In Jersey, Chase is pushing for a lumbar puncture, arguing that if Fletch has meningitis, they have to identify it as soon as possible, because meningitis plays for keeps. Cameron points out that doing an LP on someone with a pulmonary edema is very dangerous, so they shouldn't do it unless it's absolutely necessary. They ask Foreman for his opinion, and he says...oh wait, I'm sorry, they didn't ask for Foreman's opinion at all. They asked him for House's But House's cell phone is no longer working, so they'll just have to figure this out themselves. Step 1: break into Fletch's house and get more information. Cuddy starts walking over, and Cameron bids both guys adieu, managing to get out of both breaking and entering AND having to deal with a pissed-off-looking Cuddy. Nice move, Cammy. Every week, she gets cooler and cooler. Foreman and Chase breeze past Cuddy, who wants an update on Fletch's condition and to know why they're in such a hurry. Their crappy excuse is that they're going out to dinner, and that Cuddy can't join them because they reservation is for two only. I hope that's a reservation in the hospital cafeteria, or else Cuddy's going to be even more angry that Chase and Foreman took off for fine dining while their patient did some fine dying. They escape by ducking behind a huge indoor waterfall that has absolutely no business being in a hospital. Come on now.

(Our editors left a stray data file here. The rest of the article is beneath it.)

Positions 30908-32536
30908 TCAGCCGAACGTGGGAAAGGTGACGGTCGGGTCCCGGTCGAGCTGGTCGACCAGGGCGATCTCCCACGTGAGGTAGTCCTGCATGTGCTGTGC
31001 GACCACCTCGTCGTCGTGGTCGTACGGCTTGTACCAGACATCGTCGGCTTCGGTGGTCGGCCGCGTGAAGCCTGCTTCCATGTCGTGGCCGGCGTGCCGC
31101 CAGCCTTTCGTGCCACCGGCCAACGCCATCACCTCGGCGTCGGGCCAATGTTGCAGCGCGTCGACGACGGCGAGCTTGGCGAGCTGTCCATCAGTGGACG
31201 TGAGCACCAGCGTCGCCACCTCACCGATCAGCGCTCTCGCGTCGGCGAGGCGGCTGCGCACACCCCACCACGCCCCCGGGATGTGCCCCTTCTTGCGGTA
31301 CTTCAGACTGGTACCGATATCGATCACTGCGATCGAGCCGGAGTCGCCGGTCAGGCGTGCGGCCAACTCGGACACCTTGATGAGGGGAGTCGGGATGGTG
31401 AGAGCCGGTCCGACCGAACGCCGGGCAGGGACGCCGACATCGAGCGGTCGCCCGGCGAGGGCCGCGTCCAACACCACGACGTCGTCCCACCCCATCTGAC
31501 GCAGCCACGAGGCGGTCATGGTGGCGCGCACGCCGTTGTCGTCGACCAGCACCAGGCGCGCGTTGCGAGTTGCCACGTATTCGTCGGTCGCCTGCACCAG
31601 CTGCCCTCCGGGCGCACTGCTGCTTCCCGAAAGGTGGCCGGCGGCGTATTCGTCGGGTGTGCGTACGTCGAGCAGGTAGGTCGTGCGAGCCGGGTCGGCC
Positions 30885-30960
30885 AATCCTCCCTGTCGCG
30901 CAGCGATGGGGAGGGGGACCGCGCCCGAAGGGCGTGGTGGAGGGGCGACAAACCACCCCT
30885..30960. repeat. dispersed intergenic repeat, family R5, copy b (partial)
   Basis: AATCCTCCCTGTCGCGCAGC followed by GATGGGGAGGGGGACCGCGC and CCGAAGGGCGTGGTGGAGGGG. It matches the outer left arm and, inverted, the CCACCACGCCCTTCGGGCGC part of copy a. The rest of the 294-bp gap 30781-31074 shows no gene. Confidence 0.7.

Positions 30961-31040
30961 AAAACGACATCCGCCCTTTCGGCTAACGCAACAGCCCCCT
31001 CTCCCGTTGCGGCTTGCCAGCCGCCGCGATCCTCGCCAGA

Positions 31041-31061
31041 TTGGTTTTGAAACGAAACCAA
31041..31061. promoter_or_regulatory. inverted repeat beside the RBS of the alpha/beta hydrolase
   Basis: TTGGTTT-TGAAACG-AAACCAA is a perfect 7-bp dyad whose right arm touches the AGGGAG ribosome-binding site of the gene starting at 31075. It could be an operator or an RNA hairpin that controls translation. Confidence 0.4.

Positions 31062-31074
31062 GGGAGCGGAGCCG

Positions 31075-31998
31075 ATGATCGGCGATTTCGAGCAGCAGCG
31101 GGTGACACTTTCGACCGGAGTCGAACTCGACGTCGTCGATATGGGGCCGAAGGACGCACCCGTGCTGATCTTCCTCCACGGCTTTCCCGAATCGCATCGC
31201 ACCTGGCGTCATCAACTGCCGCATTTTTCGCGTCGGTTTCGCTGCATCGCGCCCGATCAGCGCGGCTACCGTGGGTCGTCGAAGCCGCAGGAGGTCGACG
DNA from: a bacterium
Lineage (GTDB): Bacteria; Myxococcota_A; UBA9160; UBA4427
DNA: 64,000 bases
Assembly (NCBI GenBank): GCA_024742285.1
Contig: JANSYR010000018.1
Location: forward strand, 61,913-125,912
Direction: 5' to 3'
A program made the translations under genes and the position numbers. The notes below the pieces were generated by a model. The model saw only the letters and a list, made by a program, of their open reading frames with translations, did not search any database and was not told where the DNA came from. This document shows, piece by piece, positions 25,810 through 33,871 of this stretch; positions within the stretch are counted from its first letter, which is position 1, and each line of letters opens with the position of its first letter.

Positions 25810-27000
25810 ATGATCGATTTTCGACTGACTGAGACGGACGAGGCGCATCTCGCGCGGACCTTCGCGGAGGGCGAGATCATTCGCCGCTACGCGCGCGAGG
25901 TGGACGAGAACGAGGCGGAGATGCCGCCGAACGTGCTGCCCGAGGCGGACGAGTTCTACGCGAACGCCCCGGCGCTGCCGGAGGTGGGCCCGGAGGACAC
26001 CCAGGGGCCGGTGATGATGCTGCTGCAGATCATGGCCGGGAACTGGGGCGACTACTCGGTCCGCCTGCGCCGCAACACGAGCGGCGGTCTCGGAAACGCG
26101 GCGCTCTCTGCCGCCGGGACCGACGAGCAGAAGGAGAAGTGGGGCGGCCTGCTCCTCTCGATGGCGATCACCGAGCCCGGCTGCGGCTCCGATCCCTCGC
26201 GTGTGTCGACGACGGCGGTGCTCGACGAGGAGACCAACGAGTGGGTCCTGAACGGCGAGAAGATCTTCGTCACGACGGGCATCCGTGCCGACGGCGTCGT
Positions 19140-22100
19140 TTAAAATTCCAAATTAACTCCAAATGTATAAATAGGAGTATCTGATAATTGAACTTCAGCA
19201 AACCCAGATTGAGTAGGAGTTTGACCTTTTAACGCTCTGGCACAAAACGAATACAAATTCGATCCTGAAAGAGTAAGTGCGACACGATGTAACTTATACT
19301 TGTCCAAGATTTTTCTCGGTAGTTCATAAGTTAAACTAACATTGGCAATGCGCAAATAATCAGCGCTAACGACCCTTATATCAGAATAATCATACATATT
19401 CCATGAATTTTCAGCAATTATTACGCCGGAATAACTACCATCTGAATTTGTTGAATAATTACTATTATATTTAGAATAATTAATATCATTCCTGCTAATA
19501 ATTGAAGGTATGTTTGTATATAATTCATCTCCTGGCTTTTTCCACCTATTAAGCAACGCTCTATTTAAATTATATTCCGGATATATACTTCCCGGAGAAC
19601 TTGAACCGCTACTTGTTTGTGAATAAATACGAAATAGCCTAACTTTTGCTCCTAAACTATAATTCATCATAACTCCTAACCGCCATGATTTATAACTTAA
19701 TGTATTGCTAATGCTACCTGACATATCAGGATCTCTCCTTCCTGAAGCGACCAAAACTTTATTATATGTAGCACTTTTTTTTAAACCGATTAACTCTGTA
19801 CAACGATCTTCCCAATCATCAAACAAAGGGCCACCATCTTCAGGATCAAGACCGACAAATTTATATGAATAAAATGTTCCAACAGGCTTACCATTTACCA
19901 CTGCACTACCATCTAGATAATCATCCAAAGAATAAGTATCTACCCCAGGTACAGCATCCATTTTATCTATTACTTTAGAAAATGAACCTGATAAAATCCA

After instadiagnosing the entire airport staff with various ailments, House is now moving on to the passengers. First up is Stacy, of course, who isn't wearing the ttrademark cross necklace that House knows her never to be without. Stacy claims that she forget it at home. Maybe she has Alzheimer's and will forget ever knowing House by next week so that we never have to see her again.
Chase and Foreman search through Fletch's tastefully appointed home. They find Fletch's amphetamines and some Topomax, which pisses them off since he lied to them about not taking anything else. Unless when he said "I don't take Topomax" he actually meant to say "I would like pudding instead of Jell-O with my dinner tray tonight" and it was all a humorous misunderstanding. They don't find anything else of significance except for an abandoned home-improvement project that Chase uses to make a general statement about people who take on projects thinking they can do them and then realize they're more than they can handle. Foreman takes exception to this, and says that the abandoned project is "medically irrelevant." IS IT?!?! Chase makes some more comments about how Foreman was a lot more self-assured when he had House above him to take the heat for his wrong decisions. Now that Foreman's in charge, he's wearing newsboy caps at a jaunty angle and hesitating when it comes to making patient-care decisions.